Lent and Motherhood: A Lesson for Man
I’m not the kind of person who always wants a baby. As a child, I didn’t “play house.” As a teen, I didn’t babysit other people’s children, and I didn’t enjoy my mom signing me up for nursery duty at church. The blessedness of bearing and raising children is more a belief that has grown in me with my faith than it is a primal urge I have. Hearing Mary’s Magnificat in a liturgical context has enforced this belief: “you have lifted up the lowly.” This is the trajectory of Christ’s Incarnate Life and the life of every believer and the life of the world. From death unto life. Beauty from ashes. A mother is one of the lowly ones. The mother of God saw herself this way. A friend pointed out the obvious symbolism of a woman’s forty weeks carrying her child and the forty days and nights of rain to cleanse the earth in the Flood, Israel’s forty years of wandering in the wilderness and Christ’s forty days of temptation in the desert. The forty days of Lent bring us to Easter. These are times of suffering and trial on the way toward redemption.
We are all called to share in Christ’s sufferings—even to “fill up what is lacking” in them. I have no idea what this means. I believe, however, that it will lead to blessing and redemption, following the pattern Christ’s sufferings did. More particularly, Christ suffered in order to welcome the lowly, to welcome sinners as sons and daughters to the joyful presence of God, and to give them a Home. Women, as mothers, follow this pattern as well. Our very first home, for every one of us who has ever lived, was our mother’s womb. We were welcomed there, nourished and cared for from her very body. There is much sweet sentiment (rightly so) surrounding motherhood, but make no mistake, this welcoming, this hospitality, is one of suffering. Whether an easy pregnancy or not, whether a smooth delivery or not, whether healthy, whole children or not, these lowly mothers are required to lay down their lives for the world. They don’t do so because they are brave or saintly or good—often, they are afraid and sad and despairing. But “unless a grain of wheat falls to the ground and dies, it remains alone; but if it dies, it bears much fruit.”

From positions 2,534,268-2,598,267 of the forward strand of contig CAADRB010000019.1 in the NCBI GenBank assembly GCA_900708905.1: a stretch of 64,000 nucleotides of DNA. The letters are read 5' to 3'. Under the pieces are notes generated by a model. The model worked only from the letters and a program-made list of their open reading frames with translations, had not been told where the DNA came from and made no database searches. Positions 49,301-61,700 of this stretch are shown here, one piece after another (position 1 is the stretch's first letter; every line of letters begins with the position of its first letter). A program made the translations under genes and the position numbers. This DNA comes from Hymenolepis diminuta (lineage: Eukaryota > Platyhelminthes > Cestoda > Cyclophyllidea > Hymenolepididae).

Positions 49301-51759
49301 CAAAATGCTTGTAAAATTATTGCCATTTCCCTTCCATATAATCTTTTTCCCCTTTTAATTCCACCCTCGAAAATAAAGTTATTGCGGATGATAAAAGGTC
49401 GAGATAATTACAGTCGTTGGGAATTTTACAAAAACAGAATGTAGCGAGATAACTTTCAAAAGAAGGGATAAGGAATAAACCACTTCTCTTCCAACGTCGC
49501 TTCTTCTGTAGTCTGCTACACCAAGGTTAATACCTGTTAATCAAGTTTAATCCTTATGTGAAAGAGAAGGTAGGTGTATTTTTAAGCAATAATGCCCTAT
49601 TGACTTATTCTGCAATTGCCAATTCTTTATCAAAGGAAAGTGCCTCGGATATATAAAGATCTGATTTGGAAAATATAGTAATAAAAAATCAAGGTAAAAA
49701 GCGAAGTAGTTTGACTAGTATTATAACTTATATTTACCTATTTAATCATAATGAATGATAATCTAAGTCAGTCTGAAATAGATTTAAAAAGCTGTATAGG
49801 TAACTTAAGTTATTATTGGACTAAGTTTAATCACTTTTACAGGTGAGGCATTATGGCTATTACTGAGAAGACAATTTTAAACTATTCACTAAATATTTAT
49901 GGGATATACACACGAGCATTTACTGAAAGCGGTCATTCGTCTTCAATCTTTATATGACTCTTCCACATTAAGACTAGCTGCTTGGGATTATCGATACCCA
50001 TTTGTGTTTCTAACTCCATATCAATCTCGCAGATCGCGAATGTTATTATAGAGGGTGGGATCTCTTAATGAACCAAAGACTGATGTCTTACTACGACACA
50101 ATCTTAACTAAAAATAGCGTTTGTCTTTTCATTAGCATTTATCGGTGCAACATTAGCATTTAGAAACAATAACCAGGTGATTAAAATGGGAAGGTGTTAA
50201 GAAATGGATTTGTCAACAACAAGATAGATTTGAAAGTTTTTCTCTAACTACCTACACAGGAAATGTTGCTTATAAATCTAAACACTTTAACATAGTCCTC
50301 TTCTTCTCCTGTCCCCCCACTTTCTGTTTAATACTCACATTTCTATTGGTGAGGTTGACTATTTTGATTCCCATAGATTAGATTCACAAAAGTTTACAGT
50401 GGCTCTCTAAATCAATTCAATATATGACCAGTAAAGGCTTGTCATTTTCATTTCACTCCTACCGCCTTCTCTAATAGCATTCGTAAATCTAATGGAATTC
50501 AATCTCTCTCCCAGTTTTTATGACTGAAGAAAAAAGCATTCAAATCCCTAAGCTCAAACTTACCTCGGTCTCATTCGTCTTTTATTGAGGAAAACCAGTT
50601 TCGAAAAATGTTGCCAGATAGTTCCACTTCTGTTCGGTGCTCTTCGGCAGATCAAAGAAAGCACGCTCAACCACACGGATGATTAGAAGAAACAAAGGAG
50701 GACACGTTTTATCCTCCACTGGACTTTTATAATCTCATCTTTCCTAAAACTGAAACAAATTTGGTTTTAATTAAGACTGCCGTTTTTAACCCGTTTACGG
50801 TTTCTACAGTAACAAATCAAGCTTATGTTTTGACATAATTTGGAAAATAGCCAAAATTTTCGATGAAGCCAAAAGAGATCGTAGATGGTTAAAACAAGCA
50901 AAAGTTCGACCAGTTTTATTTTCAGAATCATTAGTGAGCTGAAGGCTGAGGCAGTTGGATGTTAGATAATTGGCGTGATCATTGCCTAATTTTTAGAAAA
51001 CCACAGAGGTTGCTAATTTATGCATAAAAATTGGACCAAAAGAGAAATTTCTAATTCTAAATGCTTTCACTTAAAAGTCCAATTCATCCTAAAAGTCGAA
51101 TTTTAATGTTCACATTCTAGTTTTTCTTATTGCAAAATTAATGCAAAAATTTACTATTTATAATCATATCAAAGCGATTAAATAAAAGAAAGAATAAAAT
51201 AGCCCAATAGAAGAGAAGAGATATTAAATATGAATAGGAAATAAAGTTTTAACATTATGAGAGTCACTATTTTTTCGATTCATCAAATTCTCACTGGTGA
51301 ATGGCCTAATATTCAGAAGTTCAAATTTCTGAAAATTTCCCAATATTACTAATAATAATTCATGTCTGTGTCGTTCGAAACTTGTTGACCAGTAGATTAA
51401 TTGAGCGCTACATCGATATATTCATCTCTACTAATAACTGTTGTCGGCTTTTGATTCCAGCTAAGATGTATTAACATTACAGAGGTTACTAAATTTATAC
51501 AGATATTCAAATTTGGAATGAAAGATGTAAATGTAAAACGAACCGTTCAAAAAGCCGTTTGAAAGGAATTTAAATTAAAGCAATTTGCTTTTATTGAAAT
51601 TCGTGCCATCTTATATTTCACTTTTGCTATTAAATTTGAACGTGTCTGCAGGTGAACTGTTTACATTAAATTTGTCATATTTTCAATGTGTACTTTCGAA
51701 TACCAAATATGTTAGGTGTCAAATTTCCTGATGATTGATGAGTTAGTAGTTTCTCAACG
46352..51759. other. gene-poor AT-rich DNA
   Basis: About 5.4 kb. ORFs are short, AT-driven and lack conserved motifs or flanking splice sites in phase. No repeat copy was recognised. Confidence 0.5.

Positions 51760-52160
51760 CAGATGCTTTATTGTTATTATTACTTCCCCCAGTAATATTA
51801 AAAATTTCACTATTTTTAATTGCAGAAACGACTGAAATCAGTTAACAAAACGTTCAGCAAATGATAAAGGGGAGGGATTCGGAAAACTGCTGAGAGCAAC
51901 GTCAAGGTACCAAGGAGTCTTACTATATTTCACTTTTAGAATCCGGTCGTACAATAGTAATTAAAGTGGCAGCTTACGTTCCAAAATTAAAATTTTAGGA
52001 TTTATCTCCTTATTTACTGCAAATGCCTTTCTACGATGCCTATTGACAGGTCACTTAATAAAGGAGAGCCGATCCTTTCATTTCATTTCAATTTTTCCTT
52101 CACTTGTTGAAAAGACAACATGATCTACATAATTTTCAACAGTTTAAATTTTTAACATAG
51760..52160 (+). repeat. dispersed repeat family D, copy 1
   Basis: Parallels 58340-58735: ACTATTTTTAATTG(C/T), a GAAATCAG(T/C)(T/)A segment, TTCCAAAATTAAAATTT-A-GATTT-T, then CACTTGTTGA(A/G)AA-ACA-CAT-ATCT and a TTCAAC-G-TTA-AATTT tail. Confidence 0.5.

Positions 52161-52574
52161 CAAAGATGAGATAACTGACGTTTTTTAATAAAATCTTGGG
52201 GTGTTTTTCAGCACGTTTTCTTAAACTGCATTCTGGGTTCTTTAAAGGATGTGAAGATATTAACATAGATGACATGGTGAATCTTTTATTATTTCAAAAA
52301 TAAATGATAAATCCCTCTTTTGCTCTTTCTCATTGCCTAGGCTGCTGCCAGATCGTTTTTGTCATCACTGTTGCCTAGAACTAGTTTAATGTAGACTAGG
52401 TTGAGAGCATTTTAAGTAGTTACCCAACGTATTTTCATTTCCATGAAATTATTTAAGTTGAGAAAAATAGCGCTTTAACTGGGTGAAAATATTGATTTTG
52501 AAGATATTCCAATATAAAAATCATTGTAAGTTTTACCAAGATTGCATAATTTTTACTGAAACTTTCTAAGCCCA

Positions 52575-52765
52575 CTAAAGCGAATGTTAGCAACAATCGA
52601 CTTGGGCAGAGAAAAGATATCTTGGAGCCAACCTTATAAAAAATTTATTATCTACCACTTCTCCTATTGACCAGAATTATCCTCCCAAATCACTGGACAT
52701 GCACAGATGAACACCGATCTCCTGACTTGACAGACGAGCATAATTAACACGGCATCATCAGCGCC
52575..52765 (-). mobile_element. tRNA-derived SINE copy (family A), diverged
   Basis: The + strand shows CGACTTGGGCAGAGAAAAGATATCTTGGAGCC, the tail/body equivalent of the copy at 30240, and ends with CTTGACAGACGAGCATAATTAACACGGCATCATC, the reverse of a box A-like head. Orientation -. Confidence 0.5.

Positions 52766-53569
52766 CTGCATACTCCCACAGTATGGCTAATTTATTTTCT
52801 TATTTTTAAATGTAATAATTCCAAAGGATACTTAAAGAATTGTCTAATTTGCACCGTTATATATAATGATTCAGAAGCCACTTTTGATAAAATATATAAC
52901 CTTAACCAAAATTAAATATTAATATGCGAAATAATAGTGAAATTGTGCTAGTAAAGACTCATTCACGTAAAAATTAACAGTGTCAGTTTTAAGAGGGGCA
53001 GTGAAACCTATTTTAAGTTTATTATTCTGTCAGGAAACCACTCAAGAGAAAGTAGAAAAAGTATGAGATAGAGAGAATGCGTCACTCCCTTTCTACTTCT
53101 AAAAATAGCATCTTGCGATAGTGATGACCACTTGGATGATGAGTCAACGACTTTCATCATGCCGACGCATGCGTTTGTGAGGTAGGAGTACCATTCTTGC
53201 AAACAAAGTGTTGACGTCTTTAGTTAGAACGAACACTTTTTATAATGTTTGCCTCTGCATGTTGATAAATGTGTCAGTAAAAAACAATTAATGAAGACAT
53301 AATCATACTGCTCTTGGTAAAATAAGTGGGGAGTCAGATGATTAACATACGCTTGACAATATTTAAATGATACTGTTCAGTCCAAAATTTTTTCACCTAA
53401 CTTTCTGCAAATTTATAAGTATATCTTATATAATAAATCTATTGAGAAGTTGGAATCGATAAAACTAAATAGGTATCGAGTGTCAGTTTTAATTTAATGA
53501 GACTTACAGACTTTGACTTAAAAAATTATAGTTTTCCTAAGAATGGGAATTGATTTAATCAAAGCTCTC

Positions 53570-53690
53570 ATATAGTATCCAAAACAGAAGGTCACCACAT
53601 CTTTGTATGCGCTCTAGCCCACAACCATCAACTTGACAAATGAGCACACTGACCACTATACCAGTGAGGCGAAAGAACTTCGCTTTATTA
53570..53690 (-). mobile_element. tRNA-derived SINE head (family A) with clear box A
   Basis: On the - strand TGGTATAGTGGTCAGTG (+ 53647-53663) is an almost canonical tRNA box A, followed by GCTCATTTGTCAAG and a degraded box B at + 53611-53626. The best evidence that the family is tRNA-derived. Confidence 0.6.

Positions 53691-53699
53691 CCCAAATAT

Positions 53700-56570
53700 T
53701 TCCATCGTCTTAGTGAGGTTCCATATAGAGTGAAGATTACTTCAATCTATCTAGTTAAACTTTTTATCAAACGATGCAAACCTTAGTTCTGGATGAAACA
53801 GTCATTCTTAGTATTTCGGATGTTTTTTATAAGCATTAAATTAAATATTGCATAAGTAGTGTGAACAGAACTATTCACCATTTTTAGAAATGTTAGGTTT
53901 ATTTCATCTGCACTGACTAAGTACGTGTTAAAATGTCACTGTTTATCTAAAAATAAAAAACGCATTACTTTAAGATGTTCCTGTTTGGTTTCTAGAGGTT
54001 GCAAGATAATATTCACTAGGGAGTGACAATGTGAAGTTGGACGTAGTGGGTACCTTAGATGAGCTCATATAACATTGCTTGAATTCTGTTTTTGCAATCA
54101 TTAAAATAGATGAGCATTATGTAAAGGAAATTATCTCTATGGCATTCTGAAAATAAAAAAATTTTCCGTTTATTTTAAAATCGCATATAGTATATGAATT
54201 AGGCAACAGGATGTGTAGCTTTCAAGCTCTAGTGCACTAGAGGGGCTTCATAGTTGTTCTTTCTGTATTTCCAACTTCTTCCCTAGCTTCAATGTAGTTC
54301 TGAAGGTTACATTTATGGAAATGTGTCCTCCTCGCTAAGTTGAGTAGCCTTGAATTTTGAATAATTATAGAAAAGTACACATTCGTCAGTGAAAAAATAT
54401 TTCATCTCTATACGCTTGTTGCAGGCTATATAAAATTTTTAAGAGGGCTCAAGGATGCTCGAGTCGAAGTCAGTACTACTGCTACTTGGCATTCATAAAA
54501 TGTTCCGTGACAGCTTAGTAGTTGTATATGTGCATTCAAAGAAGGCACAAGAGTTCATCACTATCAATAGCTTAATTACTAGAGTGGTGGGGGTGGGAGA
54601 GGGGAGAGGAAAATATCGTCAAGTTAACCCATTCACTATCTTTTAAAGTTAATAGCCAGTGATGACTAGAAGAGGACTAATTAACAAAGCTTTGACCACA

Some women cannot conceive. Some have one, two, or ten children. Some have lost children. Some, like me, find themselves unexpectedly expecting at the very tail-end of their child-bearing years. None of what I say above calls any of those women better or worse than the others. To marvel at what God has done with “woman-as-mother” is not to deny the fruit He will bring from the suffering of childlessness or loss. Woman-as-mother shows us, all of mankind, how to welcome the lowly in many ways, from adopting, to fostering, to working with refugees, to opening our homes to guests, to serving in the church nursery, to ministering to the homeless or those with disabilities, to even offering “a cup of cold water” in His name. The list is endless. The opportunities for suffering seem endless as well, but they are only a gateway to blessing. The suffering is NOT endless, but the joy is. We look “unto Jesus, the author and finisher of our faith; who for the joy that was set before him endured the cross, despising the shame, and is set down at the right hand of the throne of God.” As we lay down our lives for the lowly, we, the lowly, will be lifted up with them.
by Jessica Hooten Wilson
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